Many financial planners recommend a relatively simple way to account for differing family income needs during the readjustment, dependency, blackout, and retirement periods. You take the insured’s current income and estimate the percentage of that income that would be necessary during the different periods. Differences in children’s dependency needs and the availability of income from the surviving spouse factor into the various estimates you make.

Strengths

More accurate than the rules of thumb

By taking into account inflation, salary increases, and several factors unique to your family’s situation (including the breadwinner’s remaining work years, other available assets and sources of income, and some major lump-sum expenses), the income replacement method provides a more accurate estimate of life insurance needs than the rules of thumb.
Relatively easy to understand conceptually

Although income replacement approach calculations involve a number of steps, they are relatively easy to understand conceptually. The idea of maintaining a stream of income is more straightforward than accounting for a long list of expenses in the family needs approach.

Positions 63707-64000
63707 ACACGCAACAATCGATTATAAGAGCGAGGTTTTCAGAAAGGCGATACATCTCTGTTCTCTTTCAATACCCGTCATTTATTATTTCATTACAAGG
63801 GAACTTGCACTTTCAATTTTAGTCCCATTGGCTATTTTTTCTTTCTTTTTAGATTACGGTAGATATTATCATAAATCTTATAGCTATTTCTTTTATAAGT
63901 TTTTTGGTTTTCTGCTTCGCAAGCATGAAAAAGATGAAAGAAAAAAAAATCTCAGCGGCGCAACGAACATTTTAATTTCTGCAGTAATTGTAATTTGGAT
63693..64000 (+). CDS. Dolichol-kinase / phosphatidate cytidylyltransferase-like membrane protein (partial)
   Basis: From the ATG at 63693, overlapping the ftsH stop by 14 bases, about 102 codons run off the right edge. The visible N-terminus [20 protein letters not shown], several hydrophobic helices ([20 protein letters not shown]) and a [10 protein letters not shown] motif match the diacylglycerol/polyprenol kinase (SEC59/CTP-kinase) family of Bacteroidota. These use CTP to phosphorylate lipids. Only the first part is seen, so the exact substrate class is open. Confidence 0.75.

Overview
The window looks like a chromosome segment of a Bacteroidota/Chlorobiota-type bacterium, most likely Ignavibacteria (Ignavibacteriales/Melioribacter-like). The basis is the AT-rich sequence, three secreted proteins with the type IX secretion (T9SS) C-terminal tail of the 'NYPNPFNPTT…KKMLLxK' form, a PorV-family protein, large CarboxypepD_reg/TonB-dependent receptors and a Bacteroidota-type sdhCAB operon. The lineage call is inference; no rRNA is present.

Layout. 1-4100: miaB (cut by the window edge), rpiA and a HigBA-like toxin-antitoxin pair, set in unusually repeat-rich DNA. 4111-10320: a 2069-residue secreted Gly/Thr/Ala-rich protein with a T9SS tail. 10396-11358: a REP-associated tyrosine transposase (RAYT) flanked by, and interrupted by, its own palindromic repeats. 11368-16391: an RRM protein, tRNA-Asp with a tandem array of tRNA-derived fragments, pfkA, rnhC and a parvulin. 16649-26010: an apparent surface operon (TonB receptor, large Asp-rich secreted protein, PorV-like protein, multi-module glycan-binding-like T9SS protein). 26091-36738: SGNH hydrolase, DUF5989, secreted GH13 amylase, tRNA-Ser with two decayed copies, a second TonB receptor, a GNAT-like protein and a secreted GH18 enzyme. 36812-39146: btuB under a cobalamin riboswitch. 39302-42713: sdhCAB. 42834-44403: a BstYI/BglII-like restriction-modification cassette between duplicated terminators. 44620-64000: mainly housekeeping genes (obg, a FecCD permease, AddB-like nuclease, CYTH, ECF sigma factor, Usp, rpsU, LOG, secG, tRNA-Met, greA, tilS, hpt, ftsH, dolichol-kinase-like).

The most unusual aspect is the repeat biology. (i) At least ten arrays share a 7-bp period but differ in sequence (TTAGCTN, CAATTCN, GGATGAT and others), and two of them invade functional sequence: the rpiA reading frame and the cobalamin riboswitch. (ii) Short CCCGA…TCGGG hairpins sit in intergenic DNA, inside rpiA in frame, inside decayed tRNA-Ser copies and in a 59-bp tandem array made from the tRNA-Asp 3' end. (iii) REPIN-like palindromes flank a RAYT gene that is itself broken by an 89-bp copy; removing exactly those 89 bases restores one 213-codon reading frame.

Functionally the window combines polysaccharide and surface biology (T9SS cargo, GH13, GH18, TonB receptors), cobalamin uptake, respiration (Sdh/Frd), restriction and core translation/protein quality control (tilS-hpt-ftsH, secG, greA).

Tradeoffs

Requires more involved calculations than some other approaches

The income replacement approach calculations involve more steps than the very straightforward rules of thumb or even the more involved estate preservation and liquidity needs approach.
Fails to consider family financial needs in depth

The income replacement approach generally makes the assumption that it is sufficient to look primarily at current income (or that percentage of income that currently goes toward family support) when anticipating the family’s future financial needs. It provides for some adjustments but fails to examine the future expenses in depth. Thus, this approach is generally less precise than the family needs approach.

Copyright 2006-2012 Broadbridge Investor Communication Solutions, Inc. All Rights Reserved.

About The Author

Richard Eddy

Founder of Rates4Term.com and Cona Financial Group Richard Eddy has been assisting clients with their life insurance needs since 2005. He is an expert helping people find the right policy to fit their specific situation. In addition to insurance planning, he is also experienced in a wide range of financial planning topics including investment and portfolio analysis, tax planning, retirement planning and estate preservation strategies. You can call Richard toll-free at (877) 883-3561.